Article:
Once again featuring the vocals of Wayne Strange, it’s another spin on a real-world carol that has been reworked to fit the world of Zelda. It’s fun, and while it has the spirit of a novelty cover, there’s enough heart here to allow the song to stand on its own.
TRACK FIVE: CAROL OF THE GODDESS
I do feel like this is a weak point of the album. Based on Ballad of the Goddess from Skyward Sword, the track has received the orchestral treatment again, much like other covers of songs from the games. I just feel like it could have somehow incorporated Carol of the Bells a bit more than it did. As it stands, the famous carol from Mykola Leontovych feels like it was tacked on to the end, rather than mixed together with the game track.
It’s performed beautifully, and there’s no fault to be found in the actual performance of the piece, but it instead feels like two separate tracks. Or rather, it feels like I went to a Zelda concert stop during the month of December and the musicians threw in a little diddy at the end as a bonus.
TRACK SIX: DRAGON ROOST HYMN
Dragon Roost Island is where some of the first big story progression happens in Wind Waker, and players return a number of times throughout the game. It’s where we meet one of the sages, Medli, and it’s where you can sort the mail, arguably the best minigame in a Zelda title.
By again performing the melody of the Dragon Roost theme with a choir, we get a sense of what the holidays would be like in the game world. It’s haunting, and it feels like what you’d hear during a midnight snowfall. These holiday-infused versions of Koji Kondo’s music are my favorite pieces from the album, and they all bring me back to very specific moments of my childhood.
TRACK SEVEN: DIN REST YE MERRY DEKU SCRUBS
This is definitely the track that most resembles a Trans-Siberian Orchestra performance. The electric guitar of Ro Panuganti is, well, electric. In this beautiful rendition of God Rest Ye Merry Gentleman, the choir is put aside in favor of pure instrumentation.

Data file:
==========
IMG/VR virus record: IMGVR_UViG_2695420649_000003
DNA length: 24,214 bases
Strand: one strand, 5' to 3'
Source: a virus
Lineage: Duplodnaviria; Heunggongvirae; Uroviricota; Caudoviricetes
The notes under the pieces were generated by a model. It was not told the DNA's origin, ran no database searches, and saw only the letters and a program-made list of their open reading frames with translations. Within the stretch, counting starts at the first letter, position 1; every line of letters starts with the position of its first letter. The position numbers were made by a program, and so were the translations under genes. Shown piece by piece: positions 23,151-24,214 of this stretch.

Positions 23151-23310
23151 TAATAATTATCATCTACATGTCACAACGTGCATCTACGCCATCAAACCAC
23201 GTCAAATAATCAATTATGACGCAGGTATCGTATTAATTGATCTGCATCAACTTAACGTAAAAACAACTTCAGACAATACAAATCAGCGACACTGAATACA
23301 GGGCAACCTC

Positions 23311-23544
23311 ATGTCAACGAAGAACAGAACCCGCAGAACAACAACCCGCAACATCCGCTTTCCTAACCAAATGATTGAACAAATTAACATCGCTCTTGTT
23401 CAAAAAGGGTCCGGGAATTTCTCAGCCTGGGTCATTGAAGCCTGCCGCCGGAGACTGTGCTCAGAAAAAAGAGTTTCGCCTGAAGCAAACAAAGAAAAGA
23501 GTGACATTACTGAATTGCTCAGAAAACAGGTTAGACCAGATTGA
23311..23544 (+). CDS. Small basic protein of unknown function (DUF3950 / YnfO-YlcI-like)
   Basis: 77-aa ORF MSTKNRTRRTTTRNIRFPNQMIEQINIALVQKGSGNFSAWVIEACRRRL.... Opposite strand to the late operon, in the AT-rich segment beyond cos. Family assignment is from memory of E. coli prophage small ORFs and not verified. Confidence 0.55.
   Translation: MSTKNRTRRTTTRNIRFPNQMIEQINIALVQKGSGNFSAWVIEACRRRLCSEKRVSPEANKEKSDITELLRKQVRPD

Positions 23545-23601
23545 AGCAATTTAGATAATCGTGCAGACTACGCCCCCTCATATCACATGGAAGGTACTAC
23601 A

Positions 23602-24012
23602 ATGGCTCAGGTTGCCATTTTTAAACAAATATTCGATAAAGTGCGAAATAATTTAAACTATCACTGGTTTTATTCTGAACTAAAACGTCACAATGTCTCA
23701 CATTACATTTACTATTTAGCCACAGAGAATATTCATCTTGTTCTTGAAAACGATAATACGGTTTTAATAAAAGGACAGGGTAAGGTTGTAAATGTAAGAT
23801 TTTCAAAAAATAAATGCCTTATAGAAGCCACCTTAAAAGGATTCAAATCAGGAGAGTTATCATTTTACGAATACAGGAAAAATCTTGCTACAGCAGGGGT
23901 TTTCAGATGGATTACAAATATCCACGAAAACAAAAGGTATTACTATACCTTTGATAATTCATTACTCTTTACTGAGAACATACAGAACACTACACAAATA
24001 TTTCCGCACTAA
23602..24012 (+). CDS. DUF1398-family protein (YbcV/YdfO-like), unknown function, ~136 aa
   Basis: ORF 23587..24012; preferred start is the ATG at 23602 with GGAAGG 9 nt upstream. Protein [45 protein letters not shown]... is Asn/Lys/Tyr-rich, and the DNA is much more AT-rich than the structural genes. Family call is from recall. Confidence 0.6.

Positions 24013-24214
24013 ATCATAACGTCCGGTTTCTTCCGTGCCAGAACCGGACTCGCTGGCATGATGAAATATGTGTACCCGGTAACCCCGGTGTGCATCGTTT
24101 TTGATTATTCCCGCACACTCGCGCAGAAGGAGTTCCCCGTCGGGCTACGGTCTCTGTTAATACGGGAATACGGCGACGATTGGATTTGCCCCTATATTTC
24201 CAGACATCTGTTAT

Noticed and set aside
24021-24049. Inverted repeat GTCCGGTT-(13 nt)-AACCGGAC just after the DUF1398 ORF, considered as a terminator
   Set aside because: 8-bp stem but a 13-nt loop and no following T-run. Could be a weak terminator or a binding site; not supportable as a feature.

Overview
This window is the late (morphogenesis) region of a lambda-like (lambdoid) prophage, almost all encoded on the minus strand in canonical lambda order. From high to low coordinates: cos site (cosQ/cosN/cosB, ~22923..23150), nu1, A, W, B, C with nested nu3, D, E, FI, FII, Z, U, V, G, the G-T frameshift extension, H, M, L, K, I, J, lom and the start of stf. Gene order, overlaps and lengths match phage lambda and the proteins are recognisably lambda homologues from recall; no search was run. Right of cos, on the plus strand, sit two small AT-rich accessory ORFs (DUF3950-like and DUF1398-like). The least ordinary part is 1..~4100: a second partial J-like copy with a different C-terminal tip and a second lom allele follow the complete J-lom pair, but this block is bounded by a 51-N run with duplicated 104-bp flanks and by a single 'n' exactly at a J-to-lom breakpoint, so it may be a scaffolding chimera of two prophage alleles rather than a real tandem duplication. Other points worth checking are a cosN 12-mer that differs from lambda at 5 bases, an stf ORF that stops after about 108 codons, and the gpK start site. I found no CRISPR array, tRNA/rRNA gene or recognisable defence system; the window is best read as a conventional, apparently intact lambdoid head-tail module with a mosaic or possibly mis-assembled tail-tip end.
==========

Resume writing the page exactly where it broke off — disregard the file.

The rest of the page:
However, there isn’t anything that speaks to Zelda. It’s a straight rendition of an existing song, but beyond the entertaining title, it could just as well be included on Now, That’s What I Call Christmas! There is something to be said about the most straight-forward piece immediately precedes the most eccentric, but if you’re looking for more game references, this track misses the mark.
TRACK EIGHT: THE TWELVE DAYS OF CHRISTMAS
Everything has been building to this. Kyle Martin and Wayne Strange have reworked the traditional song to entirely incorporate Zelda references. The entire song is even interspersed with a skit between a parent and child on Christmas morning, discussing the first Legend of Zelda cartridge. They talk about misunderstanding the title of the game, logical fallacies within the plot (why do the kids do all the work?), and sing about ghost kings.
It all breaks down into a list of gifts that Princess Zelda gives to Link, with entries such as “six cuccoos clucking”, “eleven Gorons dancing”, and “five Hyrule Kings”. There are even some supporting appearances by Navi and various panicked villagers. The finale is an entertaining and nostalgic look at a series that means something to a lot of people and wraps the entire piece up with a nice bow, although I’d pay even more money to get a straight-forward version. The skit is cute, but I can only listen to the conversation so many times before I just skip the track altogether.
Thank you for the detailed report on this lovely Christmas album. I just detected it yesterday and was eager to find out more about the carols hidden in the tracks.
And I totally agree with you on how beautifully this music has been made.
One side note though: Track 9 is actually not just a Christmas song. If you listen carefully, you can experience a clever twist between God Rest Ye Merry Gentleman and the music played in the Deku Palace of The Legend of Zelda – Majora’s Mask.
Oh snap! You’re right! The two mesh so well together it was hard to tell that the Deku Palace tune was in there.
I do think it might have landed a bit better if it was a more notable Zelda track, as the Deku Palace music might be kind of obscure. But it sounds great, and that’s what matters!